From Wikipedia, the free encyclopedia
Jump to navigation Jump to search

Sked is shortened version of the word schedule. It can refer to a flight schedule, a baseball schedule, or any other type of schedule. In the context of amateur radio a sked is a pre-arranged or scheduled contact between ham radio operators. In boating, a sked is a pre-arranged check-in via VHF radio with a monitoring agency (rescue, fishing or other) while undertaking a long journey or when at sea for an longer than normal time. This is done for safety purposes to enable a search to start early if something untoward happens.

A sked is a pocket-sized bifold or trifold schedule about the size of a baseball card printed for a sports team. Typically, a team logo or an image associated with the team (a player or the stadium or arena, for example) appears on the front, one or more sponsors are listed on the back. Inside is a listing of the season's home and away games.

Skeds are collected as sports memorabilia, trading heavily enough on eBay to merit a category. Older schedules are like individual works of art, many featuring beautiful artwork, logos and pictures of many stars and hall of fame players. Often variations are available with different sponsors. Schedules can also be quite scarce. Most were put in a wallet and seldom survived past that season, and quantities produced are a lot lower than Topps or Upper Deck baseball cards. This makes them desirable as a collectible since many baseball card collectors feel that current baseball card production rates are too high.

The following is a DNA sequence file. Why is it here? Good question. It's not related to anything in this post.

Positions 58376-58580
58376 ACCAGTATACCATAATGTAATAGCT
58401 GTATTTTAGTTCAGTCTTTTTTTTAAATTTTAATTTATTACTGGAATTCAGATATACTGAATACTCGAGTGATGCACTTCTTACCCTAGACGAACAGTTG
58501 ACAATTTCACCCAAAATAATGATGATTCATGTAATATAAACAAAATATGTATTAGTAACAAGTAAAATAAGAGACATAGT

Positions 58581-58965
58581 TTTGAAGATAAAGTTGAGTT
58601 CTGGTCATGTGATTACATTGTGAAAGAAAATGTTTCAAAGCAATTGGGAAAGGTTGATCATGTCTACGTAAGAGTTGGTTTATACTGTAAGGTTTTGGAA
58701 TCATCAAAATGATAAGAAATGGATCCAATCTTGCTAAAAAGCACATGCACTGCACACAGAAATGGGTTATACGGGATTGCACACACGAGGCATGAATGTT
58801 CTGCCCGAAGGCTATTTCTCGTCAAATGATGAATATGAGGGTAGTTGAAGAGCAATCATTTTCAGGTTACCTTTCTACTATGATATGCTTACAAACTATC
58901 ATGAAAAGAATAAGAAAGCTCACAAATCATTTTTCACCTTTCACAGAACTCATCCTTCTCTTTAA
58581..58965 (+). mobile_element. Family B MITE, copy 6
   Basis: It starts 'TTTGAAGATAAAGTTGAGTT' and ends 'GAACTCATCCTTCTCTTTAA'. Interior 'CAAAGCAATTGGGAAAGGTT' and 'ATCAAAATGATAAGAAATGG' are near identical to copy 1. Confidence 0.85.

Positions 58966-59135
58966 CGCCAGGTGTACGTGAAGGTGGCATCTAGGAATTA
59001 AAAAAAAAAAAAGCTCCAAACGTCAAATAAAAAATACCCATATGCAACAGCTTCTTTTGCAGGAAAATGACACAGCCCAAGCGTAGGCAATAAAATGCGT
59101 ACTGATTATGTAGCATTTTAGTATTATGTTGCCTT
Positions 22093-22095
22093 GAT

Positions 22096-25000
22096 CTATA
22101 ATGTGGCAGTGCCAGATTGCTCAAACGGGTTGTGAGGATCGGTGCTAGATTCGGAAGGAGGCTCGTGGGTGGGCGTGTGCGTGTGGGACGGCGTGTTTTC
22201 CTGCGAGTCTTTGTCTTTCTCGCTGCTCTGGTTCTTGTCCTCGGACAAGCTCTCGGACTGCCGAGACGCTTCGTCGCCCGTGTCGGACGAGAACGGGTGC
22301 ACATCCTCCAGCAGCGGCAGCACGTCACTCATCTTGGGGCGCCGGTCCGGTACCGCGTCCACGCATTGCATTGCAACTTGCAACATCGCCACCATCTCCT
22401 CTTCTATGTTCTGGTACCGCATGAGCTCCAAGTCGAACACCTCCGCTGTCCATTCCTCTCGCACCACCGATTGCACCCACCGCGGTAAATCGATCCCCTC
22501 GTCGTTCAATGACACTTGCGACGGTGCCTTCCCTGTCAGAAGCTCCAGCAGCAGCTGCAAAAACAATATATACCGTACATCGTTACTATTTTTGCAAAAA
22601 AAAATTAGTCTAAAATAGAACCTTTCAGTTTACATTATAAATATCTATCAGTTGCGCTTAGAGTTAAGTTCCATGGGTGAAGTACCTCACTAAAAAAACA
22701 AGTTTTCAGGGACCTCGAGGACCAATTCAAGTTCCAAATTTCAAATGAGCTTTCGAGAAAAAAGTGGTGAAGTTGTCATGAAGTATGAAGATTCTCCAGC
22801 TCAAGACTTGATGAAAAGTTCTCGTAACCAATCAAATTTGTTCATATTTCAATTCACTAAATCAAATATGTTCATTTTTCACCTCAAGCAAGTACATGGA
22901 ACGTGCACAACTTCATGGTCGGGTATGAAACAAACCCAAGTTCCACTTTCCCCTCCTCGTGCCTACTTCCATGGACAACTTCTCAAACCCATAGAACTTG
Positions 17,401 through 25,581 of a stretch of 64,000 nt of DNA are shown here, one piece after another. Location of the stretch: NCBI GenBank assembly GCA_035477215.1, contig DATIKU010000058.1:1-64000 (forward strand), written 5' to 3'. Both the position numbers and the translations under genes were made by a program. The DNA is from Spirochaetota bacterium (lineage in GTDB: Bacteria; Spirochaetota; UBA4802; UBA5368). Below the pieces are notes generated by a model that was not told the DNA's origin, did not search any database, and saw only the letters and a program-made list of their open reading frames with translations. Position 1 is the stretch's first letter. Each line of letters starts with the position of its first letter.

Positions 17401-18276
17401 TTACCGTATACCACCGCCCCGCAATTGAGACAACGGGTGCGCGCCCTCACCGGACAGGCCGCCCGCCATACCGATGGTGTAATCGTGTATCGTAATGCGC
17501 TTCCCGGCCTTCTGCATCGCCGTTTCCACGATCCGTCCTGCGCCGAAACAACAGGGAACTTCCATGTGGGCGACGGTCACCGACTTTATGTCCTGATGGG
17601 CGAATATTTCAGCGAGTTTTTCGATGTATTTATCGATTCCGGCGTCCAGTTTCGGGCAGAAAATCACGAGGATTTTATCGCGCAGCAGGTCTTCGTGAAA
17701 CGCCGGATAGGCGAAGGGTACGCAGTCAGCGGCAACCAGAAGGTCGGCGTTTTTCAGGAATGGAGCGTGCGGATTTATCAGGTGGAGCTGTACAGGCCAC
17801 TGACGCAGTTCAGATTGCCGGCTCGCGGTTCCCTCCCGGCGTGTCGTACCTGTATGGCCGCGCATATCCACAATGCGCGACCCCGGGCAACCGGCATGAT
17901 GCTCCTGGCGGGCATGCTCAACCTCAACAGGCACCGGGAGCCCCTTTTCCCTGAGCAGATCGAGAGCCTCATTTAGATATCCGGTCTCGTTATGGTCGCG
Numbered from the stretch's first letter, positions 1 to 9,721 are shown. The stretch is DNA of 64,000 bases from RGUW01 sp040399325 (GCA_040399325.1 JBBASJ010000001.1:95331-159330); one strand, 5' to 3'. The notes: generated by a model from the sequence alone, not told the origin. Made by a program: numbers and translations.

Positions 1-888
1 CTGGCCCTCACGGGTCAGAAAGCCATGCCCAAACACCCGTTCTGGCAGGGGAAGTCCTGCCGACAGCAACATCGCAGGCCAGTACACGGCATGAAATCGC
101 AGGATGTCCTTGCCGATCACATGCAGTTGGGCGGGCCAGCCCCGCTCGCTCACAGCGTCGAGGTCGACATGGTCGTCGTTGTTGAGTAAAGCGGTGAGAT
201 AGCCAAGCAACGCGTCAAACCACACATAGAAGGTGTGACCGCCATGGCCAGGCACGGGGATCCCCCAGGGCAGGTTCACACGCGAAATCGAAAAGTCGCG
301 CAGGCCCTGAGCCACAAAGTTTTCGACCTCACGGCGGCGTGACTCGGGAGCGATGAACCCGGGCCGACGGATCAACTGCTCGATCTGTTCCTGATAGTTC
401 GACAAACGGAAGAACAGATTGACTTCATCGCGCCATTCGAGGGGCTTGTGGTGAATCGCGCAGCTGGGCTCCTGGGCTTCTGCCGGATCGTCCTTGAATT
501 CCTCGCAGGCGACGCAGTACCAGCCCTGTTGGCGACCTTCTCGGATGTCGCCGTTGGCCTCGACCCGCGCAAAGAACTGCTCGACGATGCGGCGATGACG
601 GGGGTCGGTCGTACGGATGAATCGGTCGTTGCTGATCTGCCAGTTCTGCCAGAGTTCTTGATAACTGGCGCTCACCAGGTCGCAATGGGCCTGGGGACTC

Sked collecting[edit]

The first reference to sports schedule collecting may be in The Sports Collectors Bible (1979).[1] Collectors tend to use the moniker "skedder" to identify themselves. Many collectors first realized there were others who collected schedules when they saw ads in the back of Sports publications, advertising schedules for sale or schedules that advertisers were looking for. Collectors began to publish newsletters focused solely on schedules that were distributed to other collectors. Newsletters were made up of sked lists by sport, editorial pieces, and ads from Skedders about schedules they had for sale or trade or schedules they were in search of.

See also[edit]


  1. ^ Sugar, Bert (1979). The Sports Collectors Bible. New York: The Bobbs-Merrill Company. pp. 489–493. ISBN 0-672-52605-0.

External links[edit]